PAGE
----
Either LPS could directly bind to MMTV or it could stimulate a milieu of inhibitory cytokines independently of viral infection. An in vitro system was used in which addition of MMTV virions to splenocytes induced production of IL-10 in a TLR4-dependent fashion (6). Polymyxin B (PMB), which binds to and neutralizes LPS activity, alleviated MMTV’s ability to induce IL-10 secretion by wild-type splenocytes (Fig. 3A). PMB was not directly toxic to responding cells, because IL-10 secretion could be restored by addition of an excess of LPS in the presence of PMB (Fig. 3B). These data suggest that MMTV might bind LPS and thereby act as a factor that extracts and concentrates LPS from the environment. In fact, MMTV isolated from mammary glands of lactating females did not contain LPS, whereas MMTV in the stomachs of pups ingesting their milk was laden with LPS (fig. S4A). Gradient centrifugation of MMTV-SPF isolates demonstrated that all LPS in the viral preparation (and its IL-10–eliciting activity) was MMTV-bound (Fig. 3C and fig. S4B). Furthermore, no LPS was pelleted in the absence of the virus, even when 25 μg of LPS (40 μg/ml) was added (1000× the dose of LPS found in virus isolates) during gradient centrifugation (Fig. 3C).

Fig. 3

MMTV-bound LPS induces production of IL-10. (A) Splenocytes from wild-type C3H/HeN (wt) or C3H/HeN TLR4Lps-del (Lps-del) mice were incubated with an MMTV-SPF isolate in the presence or absence of 0.1 μg/ml PMB. IL-10 was detected in tissue-culture supernatants by ELISA 16 hours later. Graph shows means ± SEM from four independent experiments. (B) Splenocytes from wild-type C3H/HeN mice were incubated with different concentrations of LPS with or without 0.1 μg/ml PMB followed by IL-10 detection as in (A). In parallel, cells were exposed to an MMTV-SPF isolate in the presence or absence of 0.1 μg/ml PMB. Concentration of LPS in the cultures containing the MMTV-SPF isolate was ~13 ng/ml as determined by LAL assay. Graph shows means ± SEM. One of three experiments shown. (C) MMTV-SPF or MMTV-GF virions were ultracentrifuged through 30% sucrose with a phosphate-buffered saline (PBS) cushion; the pellet, PBS supernatant (PBS fraction), and initial “before spin” fraction were assayed for LPS by LAL assay. In parallel, indicated amounts of LPS (from Escherichia coli serotype 026:B6) incubated with PBS or MMTV-GF were ultracentrifuged through a sucrose cushion and similarly tested. Several fractions (samples a to f) were tested for the ability to elicit IL-10 in in vitro cultures of C3H/HeN splenocytes (IL-10 and final LPS concentrations in the in vitro cultures are shown in the table). LPS added: total amount of LPS added to MMTV-GF or PBS before centrifugation. ND, not determined. Graph shows means ± SEM. (D) Four independent MMTV-GF isolates (either LPS-free or containing LPS at 1 pg/ml) alone with unbound LPS were compared for their ability to induce IL-10 secretion by splenocytes (left). All virus isolates were normalized by ELISA (not shown). MMTV-SPF at several dilutions, MMTV-GF mixed with various concentrations of LPS, and the same concentrations of free LPS were compared for their ability to induce IL-10 in splenocyte cultures. One of three experiments is shown (right). Graphs show means ± SEM.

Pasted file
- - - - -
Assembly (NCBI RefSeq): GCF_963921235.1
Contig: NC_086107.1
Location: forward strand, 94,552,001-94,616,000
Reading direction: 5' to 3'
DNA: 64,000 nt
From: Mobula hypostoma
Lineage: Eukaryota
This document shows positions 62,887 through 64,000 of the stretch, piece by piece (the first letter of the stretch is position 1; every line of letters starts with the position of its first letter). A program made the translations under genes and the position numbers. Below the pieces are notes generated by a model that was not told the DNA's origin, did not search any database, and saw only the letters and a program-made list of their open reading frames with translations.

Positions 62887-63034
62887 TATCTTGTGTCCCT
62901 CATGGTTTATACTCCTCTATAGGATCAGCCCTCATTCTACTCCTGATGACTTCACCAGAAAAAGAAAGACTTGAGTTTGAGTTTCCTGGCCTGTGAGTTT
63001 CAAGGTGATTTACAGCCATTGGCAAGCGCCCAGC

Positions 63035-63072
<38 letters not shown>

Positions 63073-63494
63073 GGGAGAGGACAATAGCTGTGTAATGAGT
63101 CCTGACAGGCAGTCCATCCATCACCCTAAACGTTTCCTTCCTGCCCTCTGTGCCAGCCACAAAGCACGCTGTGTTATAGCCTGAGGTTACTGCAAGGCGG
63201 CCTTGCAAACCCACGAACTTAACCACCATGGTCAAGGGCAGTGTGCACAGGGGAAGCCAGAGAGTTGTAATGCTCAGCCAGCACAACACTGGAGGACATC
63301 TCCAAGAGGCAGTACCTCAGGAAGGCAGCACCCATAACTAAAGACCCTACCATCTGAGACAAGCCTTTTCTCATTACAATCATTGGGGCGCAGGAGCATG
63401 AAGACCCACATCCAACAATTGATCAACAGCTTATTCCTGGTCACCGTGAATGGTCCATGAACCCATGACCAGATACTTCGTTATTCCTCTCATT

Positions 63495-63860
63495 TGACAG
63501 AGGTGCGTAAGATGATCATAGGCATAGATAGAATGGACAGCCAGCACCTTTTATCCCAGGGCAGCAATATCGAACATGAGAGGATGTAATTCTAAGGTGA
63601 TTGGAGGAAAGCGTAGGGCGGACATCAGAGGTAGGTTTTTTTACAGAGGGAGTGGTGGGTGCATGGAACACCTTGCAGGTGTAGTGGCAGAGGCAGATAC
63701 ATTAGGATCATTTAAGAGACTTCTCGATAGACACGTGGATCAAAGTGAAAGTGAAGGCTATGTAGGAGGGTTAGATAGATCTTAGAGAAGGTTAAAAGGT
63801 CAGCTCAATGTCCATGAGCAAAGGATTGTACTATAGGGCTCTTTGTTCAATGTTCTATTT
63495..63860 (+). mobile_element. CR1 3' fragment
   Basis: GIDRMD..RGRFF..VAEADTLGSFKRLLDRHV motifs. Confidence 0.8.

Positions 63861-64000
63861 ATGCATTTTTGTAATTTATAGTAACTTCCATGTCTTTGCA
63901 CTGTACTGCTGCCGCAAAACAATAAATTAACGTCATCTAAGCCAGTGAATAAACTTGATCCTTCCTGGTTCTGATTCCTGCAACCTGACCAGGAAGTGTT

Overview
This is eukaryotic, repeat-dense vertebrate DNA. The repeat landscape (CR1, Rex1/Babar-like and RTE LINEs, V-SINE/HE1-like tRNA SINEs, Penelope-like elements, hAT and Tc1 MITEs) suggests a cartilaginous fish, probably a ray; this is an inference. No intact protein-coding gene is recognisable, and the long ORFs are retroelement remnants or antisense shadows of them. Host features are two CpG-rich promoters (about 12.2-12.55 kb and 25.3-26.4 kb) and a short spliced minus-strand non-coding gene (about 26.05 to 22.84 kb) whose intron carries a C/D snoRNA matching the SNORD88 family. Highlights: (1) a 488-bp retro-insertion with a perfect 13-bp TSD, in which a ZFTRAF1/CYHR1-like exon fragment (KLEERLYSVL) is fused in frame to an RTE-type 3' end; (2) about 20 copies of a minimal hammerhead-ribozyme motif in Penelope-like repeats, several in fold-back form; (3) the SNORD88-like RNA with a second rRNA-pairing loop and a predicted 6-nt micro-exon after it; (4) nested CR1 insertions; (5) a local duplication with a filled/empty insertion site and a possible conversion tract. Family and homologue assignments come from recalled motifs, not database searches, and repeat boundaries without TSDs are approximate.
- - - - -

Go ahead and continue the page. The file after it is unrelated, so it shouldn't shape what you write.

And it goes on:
MMTV-GF produced by the majority of MyD88KOTLR4Lps-del mice (incapable of restricting viral replication) (Fig. 2D) lacked detectable LPS and failed to elicit IL-10 secretion from wild-type C3H/HeN splenocytes (Fig. 3C and fig. S4C). MMTV-GF isolates contained equal or even greater quantities of the virus compared with the control MMTV-SPF isolates (fig. S4, B and C). Moreover, MMTV-GF was capable of pelleting LPS during gradient centrifugation and then stimulating IL-10 production in in vitro splenocyte cultures (Fig. 3C). Furthermore, binding of LPS by MMTV strongly enhances its ability to induce IL-10 production compared with unbound LPS (Fig. 3, B and D). Note that MMTV-LPS complexes were more sensitive to PMB treatment compared with free LPS (Fig. 3B), which suggests a special type of interaction between MMTV, LPS, and TLR4, or involvement of a highly PMB-sensitive type of LPS. Even the minimal amount of LPS found in a few GF virus isolates was capable of inducing detectable levels of IL-10 in normal splenocytes (Fig. 3D), which supported the conclusion that MMTV propagation in some GF mice (Fig. 2C) was indeed aided by contaminating LPS and the argument that efficient binding of LPS by MMTV is an evolutionary adaptation. We also found that background IL-10 levels in the small intestines of 2-week-old SPF and GF mice were similar and were independent of TLR4 or MMTV infection (fig. S5), which suggested that the background levels of IL-10 in the suckling mice were microbiota-independent. Thus, binding to and concentrating of LPS by MMTV likely occurs in a compartmentalized fashion without affecting the global levels of IL-10 in the gut. Nevertheless, LPS, in addition to stimulating IL-10 production, may also induce proliferation of the virus’ primary targets and thus increase overall viral titers to give the virus an advantage over the immune response.